Remember the May 22 tornado that ripped through Joplin? There were 161 people killed and more than 7,000 residences destroyed. The Associated Press has reported a 17-fold increase in building permits for the city of Joplin since the tornado:
The city has issued an average of $35.4 million in permits per month since the tornado. Before the tornado, the city averaged just over $2.1 million a month in building permits.
Despite this evidence of a robust private market, the Missouri Housing Development Commission has:
. . . committed about $100 million in tax credits and loans over the coming decade to spark the construction of low-to-moderate income rental units and single-family, owner-occupied homes in the Joplin area.
At least two issues come to mind. First, are taxpayer-funded tax credits necessary to rebuild Joplin? After all, human history proves that individuals and private markets are more than capable of rebuilding housing and infrastructure following natural disasters. Second, even if one were to concede the efficacy of public subsidies, there is no doubt in my mind that public dollars, once committed to disaster relief, must be spent on behalf of the public in an efficient and responsible manner. That leads to the crux of the matter.
The housing commission will require contractors, as a condition of receiving rebuilding tax credits, to pay the federal prevailing wage to their construction workers. And the controlling federal pay scale for occupations has quadrupled in some cases, as the St. Louis Post-Dispatch reported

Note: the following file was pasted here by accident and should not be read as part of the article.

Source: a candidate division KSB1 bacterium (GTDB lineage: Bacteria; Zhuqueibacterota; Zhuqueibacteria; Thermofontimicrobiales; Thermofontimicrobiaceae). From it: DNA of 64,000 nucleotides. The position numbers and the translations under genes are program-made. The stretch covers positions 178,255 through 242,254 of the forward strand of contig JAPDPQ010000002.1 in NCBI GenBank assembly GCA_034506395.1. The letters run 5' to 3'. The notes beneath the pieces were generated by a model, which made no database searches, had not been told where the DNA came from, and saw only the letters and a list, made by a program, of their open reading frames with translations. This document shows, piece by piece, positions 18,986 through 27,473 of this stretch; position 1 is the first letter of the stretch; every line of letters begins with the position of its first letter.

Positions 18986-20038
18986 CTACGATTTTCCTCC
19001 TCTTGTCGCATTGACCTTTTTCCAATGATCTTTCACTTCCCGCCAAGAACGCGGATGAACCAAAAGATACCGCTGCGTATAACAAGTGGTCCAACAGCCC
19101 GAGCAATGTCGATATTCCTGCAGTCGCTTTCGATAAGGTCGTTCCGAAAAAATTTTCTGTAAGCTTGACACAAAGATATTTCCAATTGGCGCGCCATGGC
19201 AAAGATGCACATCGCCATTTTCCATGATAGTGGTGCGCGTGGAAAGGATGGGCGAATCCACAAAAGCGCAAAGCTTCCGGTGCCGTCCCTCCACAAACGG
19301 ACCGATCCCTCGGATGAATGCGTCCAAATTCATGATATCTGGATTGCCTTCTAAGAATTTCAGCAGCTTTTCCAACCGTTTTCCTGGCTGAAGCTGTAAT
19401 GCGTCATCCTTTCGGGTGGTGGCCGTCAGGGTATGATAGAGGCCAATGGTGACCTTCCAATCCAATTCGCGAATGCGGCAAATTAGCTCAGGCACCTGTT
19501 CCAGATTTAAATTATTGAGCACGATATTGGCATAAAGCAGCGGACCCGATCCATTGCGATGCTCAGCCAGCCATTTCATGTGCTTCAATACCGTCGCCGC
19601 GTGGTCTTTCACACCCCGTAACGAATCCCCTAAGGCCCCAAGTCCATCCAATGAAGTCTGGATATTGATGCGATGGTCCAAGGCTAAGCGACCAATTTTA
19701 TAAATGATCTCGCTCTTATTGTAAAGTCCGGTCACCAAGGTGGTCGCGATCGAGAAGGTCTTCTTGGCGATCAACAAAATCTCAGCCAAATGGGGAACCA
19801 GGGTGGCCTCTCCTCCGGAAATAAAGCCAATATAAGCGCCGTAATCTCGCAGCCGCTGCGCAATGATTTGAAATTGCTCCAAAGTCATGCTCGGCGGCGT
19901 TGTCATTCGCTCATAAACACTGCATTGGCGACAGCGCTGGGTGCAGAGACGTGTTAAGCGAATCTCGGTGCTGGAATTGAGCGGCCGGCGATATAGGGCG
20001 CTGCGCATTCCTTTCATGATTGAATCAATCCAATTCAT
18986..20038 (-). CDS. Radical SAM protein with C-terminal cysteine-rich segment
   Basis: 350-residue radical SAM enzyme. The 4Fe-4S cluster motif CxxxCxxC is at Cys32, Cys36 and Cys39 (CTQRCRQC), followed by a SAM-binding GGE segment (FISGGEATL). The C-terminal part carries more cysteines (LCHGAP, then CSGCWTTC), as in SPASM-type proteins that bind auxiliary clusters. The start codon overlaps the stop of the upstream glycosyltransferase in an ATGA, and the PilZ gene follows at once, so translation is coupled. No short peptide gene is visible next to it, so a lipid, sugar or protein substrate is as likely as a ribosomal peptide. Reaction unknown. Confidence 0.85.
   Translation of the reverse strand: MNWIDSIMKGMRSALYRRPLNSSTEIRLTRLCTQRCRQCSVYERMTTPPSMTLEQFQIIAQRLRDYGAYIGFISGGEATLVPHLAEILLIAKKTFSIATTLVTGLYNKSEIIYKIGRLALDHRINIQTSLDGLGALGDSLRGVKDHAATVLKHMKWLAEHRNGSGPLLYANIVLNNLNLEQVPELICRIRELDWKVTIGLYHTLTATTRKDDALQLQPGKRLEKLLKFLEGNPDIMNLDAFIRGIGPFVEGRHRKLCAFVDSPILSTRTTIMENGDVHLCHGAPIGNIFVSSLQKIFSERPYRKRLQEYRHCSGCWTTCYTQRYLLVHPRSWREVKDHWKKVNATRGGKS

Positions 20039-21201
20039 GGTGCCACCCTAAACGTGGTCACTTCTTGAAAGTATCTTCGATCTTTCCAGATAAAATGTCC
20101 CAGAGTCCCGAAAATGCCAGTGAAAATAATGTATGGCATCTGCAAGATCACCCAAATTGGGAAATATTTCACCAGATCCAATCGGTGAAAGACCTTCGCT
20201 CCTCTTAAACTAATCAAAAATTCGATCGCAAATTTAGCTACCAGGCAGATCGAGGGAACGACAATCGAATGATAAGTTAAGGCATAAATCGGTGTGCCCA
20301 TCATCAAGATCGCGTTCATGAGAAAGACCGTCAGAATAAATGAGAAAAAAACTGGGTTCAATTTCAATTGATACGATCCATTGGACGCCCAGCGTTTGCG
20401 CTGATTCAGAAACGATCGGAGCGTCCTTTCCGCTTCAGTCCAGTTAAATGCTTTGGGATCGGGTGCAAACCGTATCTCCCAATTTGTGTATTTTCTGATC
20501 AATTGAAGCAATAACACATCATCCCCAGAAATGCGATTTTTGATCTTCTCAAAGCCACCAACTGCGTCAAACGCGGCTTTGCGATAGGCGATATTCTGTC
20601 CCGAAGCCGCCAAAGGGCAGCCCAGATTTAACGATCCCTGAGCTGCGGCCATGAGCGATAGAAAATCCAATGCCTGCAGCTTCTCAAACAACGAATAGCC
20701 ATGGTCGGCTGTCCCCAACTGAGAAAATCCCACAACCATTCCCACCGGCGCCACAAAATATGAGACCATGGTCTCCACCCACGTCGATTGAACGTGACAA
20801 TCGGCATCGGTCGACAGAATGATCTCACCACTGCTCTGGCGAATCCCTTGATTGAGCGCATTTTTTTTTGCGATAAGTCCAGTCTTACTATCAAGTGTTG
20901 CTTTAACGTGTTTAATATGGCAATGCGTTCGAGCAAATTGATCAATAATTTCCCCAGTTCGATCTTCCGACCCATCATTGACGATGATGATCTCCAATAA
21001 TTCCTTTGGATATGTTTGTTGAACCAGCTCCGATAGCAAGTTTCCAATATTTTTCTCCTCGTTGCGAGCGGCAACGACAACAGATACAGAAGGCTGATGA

[A] Sept. 30 revision of the federal wage rules significantly increased those amounts. For example, the federal prevailing wage for a carpenter in the Joplin area rose from $7.98 an hour to $21.47 an hour plus $12.65 in benefits. The federal prevailing wage for a roofer in the Joplin area rose from $7.25 an hour, which matches the general federal minimum wage, to $21.30 an hour plus $8.08 in benefits.
So what is the purpose of the tax credits? If it is to get the most bang for the buck in providing critical assistance to low- and middle-income residents, efficiency requires waiving the wage standard for this project. The $100 million only goes so far, and artificially elevated wages means fewer homes built under the tax credit program. On the other hand, the tax credits and prevailing wage changes may have mixed purposes, not all of which seek what truly is best for the displaced and less fortunate in Joplin.